Two years ago, YouTube introduced a revolutionary new video service, offering a cable TV like experience with just the channels you might care about, for $35 monthly.
It was a great deal, costing about one third the price of the average cable bill.
That was then, this is now.
YouTube this week jacked up the monthly rate to $50, following in the footsteps of DirectTV Now and Hulu with Live TV, which also increased pricing ($50 and $44.95, respectively) this year.
At the same time, Disney told the world that its new streaming service, Disney+, would cost half the price of Netflix, at a consumer-friendly price of $6.99 monthly.
The price hikes of YouTube and company beg the question of just how affordable these cutting the cord deals still are. Still better than cable?
In raising the rates, both DirecTV and YouTube said they were adding additional channels to sweeten the pot.
But it’s all those forced channels that made people cut the cord in the first place. Consumers wanted to spend fewer dollars on fewer networks.
“The dream is a la carte,” says Luke Bouma, the editor of CordCuttersNews. “Just pay for the channels we want to watch. It will happen, but it’s going to take some time.”
A la carte for many people could mean a combo of Netflix, Amazon and Disney, or some other variety of streamers. Because cable doesn’t make it easy.
There’s still no way to select, say, CNN, F/X and Nickelodeon, pay for them individually and watch, without going through a cable provider.
Consider Sling TV or Philo.
Philo is the best deal, with a monthly $16 charge. But while it has an impressive roster of channels – including AMC, A&E, Comedy Central, Discovery, Nickelodeon and TV Land and unlimited DVR – if you’re a news fan, this isn’t the service for you.
No CNN, MSNBC or Fox News. And it doesn’t have the broadcast channels either. It can charge $16 because it doesn’t have expensive sports fees to contend with.
But if you do like sports, a combination of an antenna to bring in local channels and Sling TV (which starts at $25 but is currently on a $15 monthly promotion) could be an attractive alternative. Sling is missing CBS and ABC, but it does have some cable news channels. At least CNN, CNBC and MSNBC. Fox News is missing.
What it does have, though, are 49 channels, from A&E to National Geographic Wild, and many sporting options, including ESPN, ESPN2, ESPN3, TBS and TNT. And the NFL Network. The $25 pricing tacks on an additional $5 monthly for DVR service, which covers 50 hours of programming.
Meanwhile, how close is the $50 monthly from YouTube and friends to what cable customers are paying?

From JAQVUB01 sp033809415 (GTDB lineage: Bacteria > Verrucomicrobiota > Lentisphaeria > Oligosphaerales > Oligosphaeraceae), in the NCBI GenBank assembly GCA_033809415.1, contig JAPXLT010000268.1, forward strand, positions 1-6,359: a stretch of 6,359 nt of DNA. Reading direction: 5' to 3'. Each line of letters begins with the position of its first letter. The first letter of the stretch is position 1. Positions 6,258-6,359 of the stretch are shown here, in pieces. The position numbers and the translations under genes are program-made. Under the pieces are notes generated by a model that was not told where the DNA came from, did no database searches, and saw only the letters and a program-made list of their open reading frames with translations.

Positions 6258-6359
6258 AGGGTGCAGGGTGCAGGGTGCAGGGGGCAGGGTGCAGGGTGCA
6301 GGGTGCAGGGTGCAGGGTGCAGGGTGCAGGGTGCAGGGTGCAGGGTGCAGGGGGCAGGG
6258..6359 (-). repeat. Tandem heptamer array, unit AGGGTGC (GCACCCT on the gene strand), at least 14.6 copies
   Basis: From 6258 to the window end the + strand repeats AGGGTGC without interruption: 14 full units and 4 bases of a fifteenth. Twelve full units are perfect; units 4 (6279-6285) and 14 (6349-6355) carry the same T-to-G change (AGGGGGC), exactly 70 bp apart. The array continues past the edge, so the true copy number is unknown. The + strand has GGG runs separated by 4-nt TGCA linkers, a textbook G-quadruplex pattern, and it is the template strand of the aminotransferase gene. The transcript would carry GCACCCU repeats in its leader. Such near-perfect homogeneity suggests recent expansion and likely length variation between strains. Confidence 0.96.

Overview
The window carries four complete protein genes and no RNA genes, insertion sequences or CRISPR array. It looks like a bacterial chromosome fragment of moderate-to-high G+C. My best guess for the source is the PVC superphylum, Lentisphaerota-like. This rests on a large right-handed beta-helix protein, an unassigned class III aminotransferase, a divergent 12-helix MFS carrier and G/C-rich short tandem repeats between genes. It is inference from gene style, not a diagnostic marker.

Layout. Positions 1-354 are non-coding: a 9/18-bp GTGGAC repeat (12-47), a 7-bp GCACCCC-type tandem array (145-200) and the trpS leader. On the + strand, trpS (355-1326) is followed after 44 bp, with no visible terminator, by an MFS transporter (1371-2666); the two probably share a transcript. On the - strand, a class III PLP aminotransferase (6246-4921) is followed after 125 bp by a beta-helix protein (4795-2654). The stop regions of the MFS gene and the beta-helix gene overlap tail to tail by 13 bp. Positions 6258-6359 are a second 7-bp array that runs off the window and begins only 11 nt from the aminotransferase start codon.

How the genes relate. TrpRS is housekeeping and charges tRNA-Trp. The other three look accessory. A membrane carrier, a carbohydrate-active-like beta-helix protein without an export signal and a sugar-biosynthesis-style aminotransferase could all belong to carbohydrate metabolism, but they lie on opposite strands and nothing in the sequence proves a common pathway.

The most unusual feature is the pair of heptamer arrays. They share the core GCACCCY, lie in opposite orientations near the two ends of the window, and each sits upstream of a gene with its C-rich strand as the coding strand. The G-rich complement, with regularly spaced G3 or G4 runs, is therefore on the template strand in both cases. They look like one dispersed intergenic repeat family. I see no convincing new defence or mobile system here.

Cable is still more expensive, but the gap isn’t as wide as it once was. For instance, in Los Angeles, the cable company Spectrum is offering TV service (without internet) for $81.97 monthly. This includes two set-top boxes with DVR service, which includes a hefty $12 broadcast fee.
But, as Bouma notes, the cable alternatives are still lower priced than cable, and even with the $10 price hikes this year, “you’re paying less than cable, which also raised their rates by $10.”
In other tech news this week
The Walt Disney Co. said it’s Disney+ streaming service will launch in November and be priced at $6.99 monthly, or about half the price of Netflix. This will put pressure on Apple, which has a similar entertainment service planned, to keep the pricing competitive.
Samsung started accepting orders for that new $1,980 foldable phone. The company said it would send out invitations to those who have signed up on its website expressing interest in the phone, called the Fold. After receiving the invitations, those interested in purchasing one of the foldable phones will be able to reserve their place in a virtual line, granting them the ability to be one of the first to buy the phone/tablet hybrid. Pre-orders begin April 15th, but buyers need to sign up in advance for the invite.
Sonos and Ikea teamed up for a new line of speakers, a new $99 Wi-Fi bookshelf speaker and a $179 Wi-Fi table lamp speaker. Symfonisk, which translates to “symphonic” in Swedish, looks to bring Sonos’ sound to Ikea’s smart home plans.
Want to change that old PlayStation Network username? Sony said it will start allowing gamers to change their usernames, also known as PSN ID. The first change is free, with subsequent changes costing $9.99 per change.
This week’s Talking Tech podcasts
Listen to the daily Talking Tech podcast wherever you listen to online audio, and follow me (@jeffersongraham) on Twitter, Instagram and YouTube.
Read or Share this story: https://www.usatoday.com/story/tech/talkingtech/2019/04/13/youtube-tv-and-directv-now-too-expensive-look-sling-philo-save/3454882002/